These two cases teach us that bullying constitutes harassment when schools either know about the bullying and do nothing to stop it, or allow an incident of bullying to get so severe that it gets in the way of a student’s right to a free public education and opportunity. In layman’s terms, negligence is knowing what to do to prevent a problem but choosing not to act. Adults, in their standing in the school, have a responsibility and an obligation to kids, parents, and the community to stop any type of harassment or bullying whenever they see it.

The underlying theme is that administrators and teachers are responsible for what happens in their schools and that they have a moral, ethical, and legal responsibility to do something about bullying whenever it occurs. The bottom line is: When an incident of bullying is brought to their attention, do they sweep it under the rug or do they deal with it and punish the offenders? How well they can honestly answer this question will determine whether their argument will stand up in court or not.

What is Bullying?

There are standards that an event must meet to constitute bullying that can result in legal action. This is the general rule or “harassment test” that determines whether a student or another person is guilty of harassment. The bullied student must be identified in a specific group, identified by gender, race, or disability, and the harassment must be based on discrimination law regarding the specific group. The harassment must be so severe that it hinders the student from carrying on in a manner that would allow him or her to continue their education or engage in certain pursuits without the fear of being harassed. In a bullying case, it must be shown that a school official had knowledge of the harassment, did nothing to end it, and did not implement its student code of conduct to discipline the perpetrator or remove them from the victim — thereby allowing the harassment to continue.

There is no legal definition of bullying. In the school context, bullying can be a severe single occurrence intended to hurt someone physically or emotionally. More often, bullying is a series of events that, over time, creates an ongoing pattern of harassment. If bullying cannot be controlled in school — if we can’t stop the bully — then, typically, civil charges can be filed against the bully. These charges are harassment or harassing communications, which are misdemeanor cases.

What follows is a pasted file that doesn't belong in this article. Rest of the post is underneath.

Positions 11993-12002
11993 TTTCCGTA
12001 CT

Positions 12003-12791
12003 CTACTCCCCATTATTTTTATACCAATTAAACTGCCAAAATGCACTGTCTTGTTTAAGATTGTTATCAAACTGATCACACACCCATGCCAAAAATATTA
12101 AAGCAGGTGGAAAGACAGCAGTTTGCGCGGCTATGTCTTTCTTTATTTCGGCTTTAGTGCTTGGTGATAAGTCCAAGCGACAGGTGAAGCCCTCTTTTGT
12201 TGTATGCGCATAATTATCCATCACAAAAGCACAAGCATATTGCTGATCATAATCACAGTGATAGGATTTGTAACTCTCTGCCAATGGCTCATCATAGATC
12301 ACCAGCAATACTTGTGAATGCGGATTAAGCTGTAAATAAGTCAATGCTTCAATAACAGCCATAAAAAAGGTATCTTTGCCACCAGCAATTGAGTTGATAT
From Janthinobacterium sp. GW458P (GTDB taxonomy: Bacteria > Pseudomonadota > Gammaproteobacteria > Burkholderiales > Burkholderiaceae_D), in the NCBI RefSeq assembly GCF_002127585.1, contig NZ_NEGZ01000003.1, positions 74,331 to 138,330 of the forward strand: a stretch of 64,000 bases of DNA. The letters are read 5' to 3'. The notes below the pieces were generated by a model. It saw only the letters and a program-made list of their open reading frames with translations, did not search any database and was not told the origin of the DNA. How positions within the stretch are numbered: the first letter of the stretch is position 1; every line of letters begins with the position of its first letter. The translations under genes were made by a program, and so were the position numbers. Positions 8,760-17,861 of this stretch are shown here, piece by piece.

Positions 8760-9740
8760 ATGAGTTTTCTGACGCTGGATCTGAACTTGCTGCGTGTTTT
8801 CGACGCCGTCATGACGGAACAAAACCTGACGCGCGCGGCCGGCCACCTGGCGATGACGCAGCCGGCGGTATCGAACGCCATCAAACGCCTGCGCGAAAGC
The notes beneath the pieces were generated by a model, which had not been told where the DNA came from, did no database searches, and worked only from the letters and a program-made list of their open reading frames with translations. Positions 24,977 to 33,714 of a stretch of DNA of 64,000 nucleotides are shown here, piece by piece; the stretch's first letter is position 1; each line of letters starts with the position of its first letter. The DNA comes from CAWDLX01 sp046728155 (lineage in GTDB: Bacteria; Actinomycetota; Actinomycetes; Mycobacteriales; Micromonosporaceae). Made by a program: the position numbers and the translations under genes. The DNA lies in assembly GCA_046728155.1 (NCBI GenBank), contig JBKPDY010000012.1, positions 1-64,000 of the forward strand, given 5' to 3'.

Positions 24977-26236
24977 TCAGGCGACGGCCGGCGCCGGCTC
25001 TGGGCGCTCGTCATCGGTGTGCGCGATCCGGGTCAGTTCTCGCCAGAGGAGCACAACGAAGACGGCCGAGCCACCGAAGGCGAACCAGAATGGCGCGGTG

In the United States, laws and terminology differ from state to state, but if a child has been threatened, the bully may be charged with “threatening behavior.” If a child has been sexually assaulted, the bully may face an “indecent assault” offense. If a child has been physically assaulted, then the bully may be charged with “criminal offense of assault.”

In Arizona’s Protection from Harassment Act, two criminal offenses could be applicable to bullying: harassment and the offense of putting people in fear of violent acts. In this circumstance, prosecution cannot proceed unless the harassment has occurred more than once.

While there is no offense termed bullying under the Canadian Criminal Code, many behaviors or incidents characterized as bullying fit the definition of criminal offenses. These include, for example, criminal harassment (CCC 264), uttering threats (CCC 264.1), assault (CCC 265 & 266), and sexual assault (CCC 271). Perpetrators may face juvenile or adult sentencing, depending on the circumstances of a crime.